On a sweltering late August afternoon in the center of Madrid, workers are putting the finishing touches to what will be the first educational institution anywhere to offer an undergraduate program in that most Spanish of art forms, flamenco.
Uflamenco, or the University of Flamenco, has taken more than a decade to get off the ground, explains Antonio Suárez Salazar, the 59-year-old cantaor, or singer, better known as Guadiana, as he leads us into the welcome cool of the four-story building that in October will open its doors to around 400 students of flamenco dance, singing and guitar from around the world.
Waiting for us inside is Pepe Habichuela, one of Spain’s finest contemporary flamenco guitarists, and patriarch of the Carmona family, from which sprang the three members of the now-defunct group Ketama, which played a lead role in reviving and popularizing flamenco three decades ago.
With him is Pedro Ojesto, composer, performer, and founder of the Escuela de Nuevas Músicas, one of Spain’s most-respected private music colleges. Along with the Carmonas and other partners from Spain’s leading music schools, Ojesto has been a driving force behind Uflamenco.
We are going to attract the best here, and provide students with the highest level of training possible”
“We are going to attract the best here, and provide students with the highest level of training possible,” says Ojesto, who a decade ago published Las claves del flamenco (The fundamentals of flamenco): “The first book to codify every flamenco style in a format that music students can understand, using the same approach as at Berklee, with the goal of providing an understanding of every aspect of flamenco, both musically and technically.”
“We are going to create a sensation here,” says Habichuela, looking round the empty rooms, smiling.
“We’re going to attract students from around the world. That’s why it’s been so important to get official recognition for what will be an innovative program that integrates dance and music,” adds Ojesta.
“I learned my art by playing, playing anywhere and everywhere, but now, with all the experience we have accumulated, we have to help the younger generation with a passion for flamenco, we have to give them all we can,” says Habichuela. “You can have a natural gift, but you still have to learn. And anybody who wants to learn flamenco will have to come here,” adds Guadiana
Ojesto will be supplying students with the theory, while Guadiana and Habichuela will be on hand to explain the finer details of flamenco singing and guitar playing. In charge of dance is another living legend, who like his fellow teachers, also learned his craft the hard way: Antonio Canales. “When I started out, back when I was 17, it was a magical time, but I was also broke and hungry a lot of the time. Now I’m 52 and I feel like a veteran, a young veteran,” he laughs during a telephone interview when asked about how he feels taking up a teaching role: “But it is possible to teach flamenco, despite what many people say about it being a gift, and it is certainly easier to do when you have two unique characters like Habichuela and Guadiana.”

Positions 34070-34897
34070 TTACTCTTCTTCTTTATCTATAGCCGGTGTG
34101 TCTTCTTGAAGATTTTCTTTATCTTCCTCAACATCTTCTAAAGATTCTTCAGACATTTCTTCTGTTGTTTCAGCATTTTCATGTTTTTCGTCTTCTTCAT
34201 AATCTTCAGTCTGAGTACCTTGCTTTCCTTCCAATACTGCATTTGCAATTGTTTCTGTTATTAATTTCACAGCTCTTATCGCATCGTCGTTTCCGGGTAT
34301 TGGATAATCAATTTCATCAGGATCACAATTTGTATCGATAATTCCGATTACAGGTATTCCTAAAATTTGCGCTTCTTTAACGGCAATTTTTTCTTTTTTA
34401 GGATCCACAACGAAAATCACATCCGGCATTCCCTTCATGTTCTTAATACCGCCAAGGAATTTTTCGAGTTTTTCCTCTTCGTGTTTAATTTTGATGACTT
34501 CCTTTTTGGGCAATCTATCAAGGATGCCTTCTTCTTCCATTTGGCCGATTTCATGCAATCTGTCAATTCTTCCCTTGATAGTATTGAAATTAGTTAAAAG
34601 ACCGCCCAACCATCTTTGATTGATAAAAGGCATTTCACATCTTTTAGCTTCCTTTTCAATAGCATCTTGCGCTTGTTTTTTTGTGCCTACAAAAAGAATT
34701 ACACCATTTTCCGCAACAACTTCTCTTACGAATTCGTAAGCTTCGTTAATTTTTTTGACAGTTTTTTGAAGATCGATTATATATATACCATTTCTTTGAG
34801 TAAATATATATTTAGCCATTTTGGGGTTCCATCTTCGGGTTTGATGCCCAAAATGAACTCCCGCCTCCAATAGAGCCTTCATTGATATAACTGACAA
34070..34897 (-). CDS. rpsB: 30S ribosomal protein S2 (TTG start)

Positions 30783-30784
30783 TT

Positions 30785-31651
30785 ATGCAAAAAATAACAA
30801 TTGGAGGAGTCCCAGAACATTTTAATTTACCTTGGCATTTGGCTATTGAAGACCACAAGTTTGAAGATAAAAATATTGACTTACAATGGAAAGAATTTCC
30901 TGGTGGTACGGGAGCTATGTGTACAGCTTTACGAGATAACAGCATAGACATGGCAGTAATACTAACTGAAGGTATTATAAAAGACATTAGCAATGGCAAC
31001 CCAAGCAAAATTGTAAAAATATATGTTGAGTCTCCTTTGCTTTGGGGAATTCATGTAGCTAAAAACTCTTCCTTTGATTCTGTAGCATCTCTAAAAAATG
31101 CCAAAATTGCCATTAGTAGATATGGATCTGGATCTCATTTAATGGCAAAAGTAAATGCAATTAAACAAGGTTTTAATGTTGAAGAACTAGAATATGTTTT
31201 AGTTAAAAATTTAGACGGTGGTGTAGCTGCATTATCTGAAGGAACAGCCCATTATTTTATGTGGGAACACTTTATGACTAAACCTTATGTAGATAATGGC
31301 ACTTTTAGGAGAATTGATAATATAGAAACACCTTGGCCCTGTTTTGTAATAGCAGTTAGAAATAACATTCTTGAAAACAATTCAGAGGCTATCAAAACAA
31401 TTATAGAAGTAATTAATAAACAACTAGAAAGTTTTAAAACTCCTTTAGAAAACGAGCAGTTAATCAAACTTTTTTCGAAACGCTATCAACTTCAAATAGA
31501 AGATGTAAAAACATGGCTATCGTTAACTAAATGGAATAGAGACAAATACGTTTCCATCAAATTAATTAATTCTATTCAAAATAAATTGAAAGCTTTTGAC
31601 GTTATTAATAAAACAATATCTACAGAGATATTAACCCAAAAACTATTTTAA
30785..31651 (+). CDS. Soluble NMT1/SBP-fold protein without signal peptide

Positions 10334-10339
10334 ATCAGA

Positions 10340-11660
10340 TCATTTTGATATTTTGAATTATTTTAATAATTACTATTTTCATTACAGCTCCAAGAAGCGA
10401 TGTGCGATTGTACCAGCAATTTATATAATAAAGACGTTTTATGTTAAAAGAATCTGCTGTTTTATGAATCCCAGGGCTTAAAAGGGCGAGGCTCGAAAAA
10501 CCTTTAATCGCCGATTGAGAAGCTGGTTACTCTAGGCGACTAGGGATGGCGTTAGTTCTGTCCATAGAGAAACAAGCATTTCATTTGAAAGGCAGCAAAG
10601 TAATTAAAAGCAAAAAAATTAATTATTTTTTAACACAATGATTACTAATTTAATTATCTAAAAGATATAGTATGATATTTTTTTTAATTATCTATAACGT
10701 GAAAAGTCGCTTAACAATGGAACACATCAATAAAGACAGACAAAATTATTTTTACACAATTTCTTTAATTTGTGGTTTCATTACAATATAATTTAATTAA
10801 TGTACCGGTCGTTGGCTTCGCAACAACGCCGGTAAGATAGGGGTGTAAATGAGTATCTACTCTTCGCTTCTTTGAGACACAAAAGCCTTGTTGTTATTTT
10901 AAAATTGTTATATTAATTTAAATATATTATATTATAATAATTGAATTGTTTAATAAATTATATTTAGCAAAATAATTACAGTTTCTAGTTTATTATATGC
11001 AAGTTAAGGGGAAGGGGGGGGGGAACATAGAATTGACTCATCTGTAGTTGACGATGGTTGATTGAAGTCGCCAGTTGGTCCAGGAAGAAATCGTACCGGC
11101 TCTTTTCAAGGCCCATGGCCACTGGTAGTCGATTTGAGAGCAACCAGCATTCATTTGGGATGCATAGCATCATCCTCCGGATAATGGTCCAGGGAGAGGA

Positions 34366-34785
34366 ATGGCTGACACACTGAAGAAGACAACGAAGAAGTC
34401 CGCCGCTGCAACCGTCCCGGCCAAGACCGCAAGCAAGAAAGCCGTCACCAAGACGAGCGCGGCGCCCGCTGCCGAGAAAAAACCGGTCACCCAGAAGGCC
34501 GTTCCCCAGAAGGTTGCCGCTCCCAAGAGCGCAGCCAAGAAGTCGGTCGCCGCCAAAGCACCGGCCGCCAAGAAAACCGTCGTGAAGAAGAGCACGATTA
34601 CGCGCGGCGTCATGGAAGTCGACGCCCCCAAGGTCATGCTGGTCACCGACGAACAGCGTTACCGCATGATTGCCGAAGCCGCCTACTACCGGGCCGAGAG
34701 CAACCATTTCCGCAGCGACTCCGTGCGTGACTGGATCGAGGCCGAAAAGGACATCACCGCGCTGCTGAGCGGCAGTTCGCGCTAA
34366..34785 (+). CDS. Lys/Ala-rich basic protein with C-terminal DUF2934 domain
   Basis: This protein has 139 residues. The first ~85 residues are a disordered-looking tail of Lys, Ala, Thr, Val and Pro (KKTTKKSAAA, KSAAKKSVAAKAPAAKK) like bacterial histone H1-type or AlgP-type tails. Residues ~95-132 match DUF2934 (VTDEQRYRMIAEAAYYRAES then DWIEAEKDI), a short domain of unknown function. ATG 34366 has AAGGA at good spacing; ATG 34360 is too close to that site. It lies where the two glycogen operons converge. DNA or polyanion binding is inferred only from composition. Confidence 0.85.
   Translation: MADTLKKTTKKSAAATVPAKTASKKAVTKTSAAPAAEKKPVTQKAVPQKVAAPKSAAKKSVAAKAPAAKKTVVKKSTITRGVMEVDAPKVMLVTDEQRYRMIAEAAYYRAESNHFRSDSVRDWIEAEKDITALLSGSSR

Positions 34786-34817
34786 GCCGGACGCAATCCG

Also on hand at Uflamenco, says Canales, will be some of the country’s finest flamenco and flamenco fusion players, such as singer Juan de la Tomasa, guitarists Josemi Carmona and Mario Montoya, and bassist Javier Colina: “Our approach is the same as the way that jazz is taught,” says Canales.
“The program has been designed with the idea of preserving the way that flamenco has always been taught: orally, but supported by notation. And it works, because the worst flamenco guitarist in the world plays better than somebody who has studied at music school. There is nothing like this in Spain. The only school that combines singing, guitar and dance is in Seville, but its teaching is broken up into different elements. Other than that, there are conservatories still working along lines that went out of date decades ago,” says Ojesto.
Despite the mystery that surrounds it, Ojesto, Habichuela, and Guadiana insist that flamenco is an art form that can be learned by anybody, if you have a feeling for it. “If you feel that there is something missing in your life, and you want to get into something that is going to fill your soul, then try flamenco,” says Guadiana, insisting that his approach will start with the “easiest” of the flamenco styles, soleá: “Play an e chord, an arpeggio, and then pick out the sixth, the third, the second, and the first. Then add a verse, the older the better: that’s the way to start.”
Habichuela adds that while teaching will be based on tradition, “if you ask me, there are few things more modern than a singer and a guitarist.” Ojesto adds that songwriter Juan Antonio Salazar, who has written for giants of the genre such as Camarón de la Isla, will also be giving classes that will look at the way that flamenco can address a wider range of issues than it has traditionally. “Maybe it’s about time that flamenco took a step forward and caught up with the times,” he says.